Diffusion tensor imaging studies in late-life depression: systematic review and meta-analysis.

Journal Article (Review)

OBJECTIVES: Late-life depression (LLD) is the association with more cerebrovascular susceptibilities and white matter damage that can be assessed with diffusion tensor imaging (DTI). To better understand the white matter pathological alterations in LLD, we conducted a systematic review and meta-analysis. METHODS: We searched MEDLINE, EMBASE, PsycINFO, PubMed, and Google Scholar databases for DTI studies comparing patients with LLD and healthy controls. For each study, details regarding participants, imaging methods, and results were extracted. Fractional anisotropy, an index of white matter integrity, was the dependent variable for group comparison. Effect sizes indicating the degree of group difference were estimated by random-effects meta-analysis. RESULTS: A total of 15 eligible studies were included in the qualitative systematic review, nine of which were suitable for quantitative meta-analyses for the dorsolateral prefrontal cortex (DLPFC), corpus callosum, cingulum, and uncinate fasciculus (UF). Compared with the healthy control group, the LLD group showed lower fractional anisotropy in the DLPFC and UF with a large and a medium effect size, respectively, although heterogeneity and publication bias were found in the DLPFC. CONCLUSION: Diffusion tensor imaging studies of LLD consistently showed reduced anisotropy in the DLPFC and UF of patients with LLD. These damaged regions are located with the frontostriatal and limbic networks. Thus, our findings showed that the disruption of frontal and frontal-to-limbic white matter tracts contributes to the pathogenesis of LLD.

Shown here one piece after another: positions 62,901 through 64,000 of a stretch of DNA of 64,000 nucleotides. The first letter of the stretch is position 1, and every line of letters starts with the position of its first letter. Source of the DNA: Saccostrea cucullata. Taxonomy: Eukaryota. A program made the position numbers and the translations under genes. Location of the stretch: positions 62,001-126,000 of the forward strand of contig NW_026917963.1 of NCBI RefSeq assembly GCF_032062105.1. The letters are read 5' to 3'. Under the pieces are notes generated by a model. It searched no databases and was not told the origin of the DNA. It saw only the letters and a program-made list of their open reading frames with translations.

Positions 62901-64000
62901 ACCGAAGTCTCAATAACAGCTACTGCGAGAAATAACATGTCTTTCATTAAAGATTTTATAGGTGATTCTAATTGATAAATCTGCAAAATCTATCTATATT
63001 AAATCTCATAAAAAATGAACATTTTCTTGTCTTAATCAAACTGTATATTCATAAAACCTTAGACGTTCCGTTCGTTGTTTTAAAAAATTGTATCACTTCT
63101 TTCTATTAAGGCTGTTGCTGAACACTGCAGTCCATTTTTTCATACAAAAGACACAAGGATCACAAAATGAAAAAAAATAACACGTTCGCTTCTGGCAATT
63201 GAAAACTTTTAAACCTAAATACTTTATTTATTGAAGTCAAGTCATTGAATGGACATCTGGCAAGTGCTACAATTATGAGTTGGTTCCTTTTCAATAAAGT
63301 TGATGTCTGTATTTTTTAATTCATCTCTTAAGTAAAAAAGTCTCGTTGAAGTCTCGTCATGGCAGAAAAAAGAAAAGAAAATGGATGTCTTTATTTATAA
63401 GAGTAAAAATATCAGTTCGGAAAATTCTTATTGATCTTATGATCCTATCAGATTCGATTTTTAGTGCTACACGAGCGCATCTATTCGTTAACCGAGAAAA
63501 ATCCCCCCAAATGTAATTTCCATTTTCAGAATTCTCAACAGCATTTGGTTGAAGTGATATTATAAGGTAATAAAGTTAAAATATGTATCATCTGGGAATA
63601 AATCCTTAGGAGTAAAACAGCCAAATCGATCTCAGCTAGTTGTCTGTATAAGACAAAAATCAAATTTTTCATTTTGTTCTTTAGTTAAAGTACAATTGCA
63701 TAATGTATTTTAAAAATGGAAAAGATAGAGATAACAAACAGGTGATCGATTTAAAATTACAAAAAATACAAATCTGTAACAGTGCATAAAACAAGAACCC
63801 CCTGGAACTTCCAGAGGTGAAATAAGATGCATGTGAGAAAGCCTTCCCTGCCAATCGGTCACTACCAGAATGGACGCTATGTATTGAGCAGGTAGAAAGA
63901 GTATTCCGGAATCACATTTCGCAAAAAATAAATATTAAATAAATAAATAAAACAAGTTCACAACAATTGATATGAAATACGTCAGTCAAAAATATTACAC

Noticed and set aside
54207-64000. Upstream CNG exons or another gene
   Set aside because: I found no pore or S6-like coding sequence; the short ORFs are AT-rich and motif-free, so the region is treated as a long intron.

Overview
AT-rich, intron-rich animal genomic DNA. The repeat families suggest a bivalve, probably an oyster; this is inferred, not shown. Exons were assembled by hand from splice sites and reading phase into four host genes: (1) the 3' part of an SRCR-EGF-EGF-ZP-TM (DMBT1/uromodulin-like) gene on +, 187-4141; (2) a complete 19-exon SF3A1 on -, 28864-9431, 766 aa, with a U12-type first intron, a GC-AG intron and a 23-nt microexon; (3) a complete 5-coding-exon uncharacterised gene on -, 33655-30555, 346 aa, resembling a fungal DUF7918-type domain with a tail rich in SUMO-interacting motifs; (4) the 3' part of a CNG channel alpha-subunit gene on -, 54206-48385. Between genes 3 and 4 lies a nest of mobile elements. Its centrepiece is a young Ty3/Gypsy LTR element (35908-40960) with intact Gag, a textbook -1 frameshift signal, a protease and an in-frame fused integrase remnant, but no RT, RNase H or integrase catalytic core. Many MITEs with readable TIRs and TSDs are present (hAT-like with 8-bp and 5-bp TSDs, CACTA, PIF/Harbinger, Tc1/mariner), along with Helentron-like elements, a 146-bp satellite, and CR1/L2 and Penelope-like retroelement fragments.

Full Text

Duke Authors

Cited Authors

  • Wen, M-C; Steffens, DC; Chen, M-K; Zainal, NH

Published Date

  • December 2014

Published In

Volume / Issue

  • 29 / 12

Start / End Page

  • 1173 - 1184

PubMed ID

  • 24798480

Pubmed Central ID

  • 24798480

Electronic International Standard Serial Number (EISSN)

  • 1099-1166

Digital Object Identifier (DOI)

  • 10.1002/gps.4129


  • eng

Conference Location

  • England